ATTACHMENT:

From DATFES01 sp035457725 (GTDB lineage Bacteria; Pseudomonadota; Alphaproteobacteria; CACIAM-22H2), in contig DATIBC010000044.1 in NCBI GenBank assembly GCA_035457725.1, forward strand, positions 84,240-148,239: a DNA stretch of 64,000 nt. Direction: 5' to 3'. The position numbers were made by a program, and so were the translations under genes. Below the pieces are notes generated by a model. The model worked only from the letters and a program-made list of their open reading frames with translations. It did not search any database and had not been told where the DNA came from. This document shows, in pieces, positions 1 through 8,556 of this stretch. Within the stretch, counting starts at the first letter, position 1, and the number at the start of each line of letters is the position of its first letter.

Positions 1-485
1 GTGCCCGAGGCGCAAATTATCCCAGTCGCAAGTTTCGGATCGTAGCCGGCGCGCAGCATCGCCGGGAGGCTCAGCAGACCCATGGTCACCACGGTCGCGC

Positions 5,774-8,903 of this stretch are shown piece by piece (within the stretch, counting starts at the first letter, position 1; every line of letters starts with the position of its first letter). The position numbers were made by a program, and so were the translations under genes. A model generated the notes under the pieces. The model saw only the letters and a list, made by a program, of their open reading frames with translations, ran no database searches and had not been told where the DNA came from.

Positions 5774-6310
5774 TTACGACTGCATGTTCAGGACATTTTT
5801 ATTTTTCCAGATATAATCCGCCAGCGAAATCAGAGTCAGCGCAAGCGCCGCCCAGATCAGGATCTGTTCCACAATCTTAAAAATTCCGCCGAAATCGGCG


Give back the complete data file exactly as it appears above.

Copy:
From DATFES01 sp035457725 (GTDB lineage Bacteria; Pseudomonadota; Alphaproteobacteria; CACIAM-22H2), in contig DATIBC010000044.1 in NCBI GenBank assembly GCA_035457725.1, forward strand, positions 84,240-148,239: a DNA stretch of 64,000 nt. Direction: 5' to 3'. The position numbers were made by a program, and so were the translations under genes. Below the pieces are notes generated by a model. The model worked only from the letters and a program-made list of their open reading frames with translations. It did not search any database and had not been told where the DNA came from. This document shows, in pieces, positions 1 through 8,556 of this stretch. Within the stretch, counting starts at the first letter, position 1, and the number at the start of each line of letters is the position of its first letter.

Positions 1-485
1 GTGCCCGAGGCGCAAATTATCCCAGTCGCAAGTTTCGGATCGTAGCCGGCGCGCAGCATCGCCGGGAGGCTCAGCAGACCCATGGTCACCACGGTCGCGC

Positions 5,774-8,903 of this stretch are shown piece by piece (within the stretch, counting starts at the first letter, position 1; every line of letters starts with the position of its first letter). The position numbers were made by a program, and so were the translations under genes. A model generated the notes under the pieces. The model saw only the letters and a list, made by a program, of their open reading frames with translations, ran no database searches and had not been told where the DNA came from.

Positions 5774-6310
5774 TTACGACTGCATGTTCAGGACATTTTT
5801 ATTTTTCCAGATATAATCCGCCAGCGAAATCAGAGTCAGCGCAAGCGCCGCCCAGATCAGGATCTGTTCCACAATCTTAAAAATTCCGCCGAAATCGGCG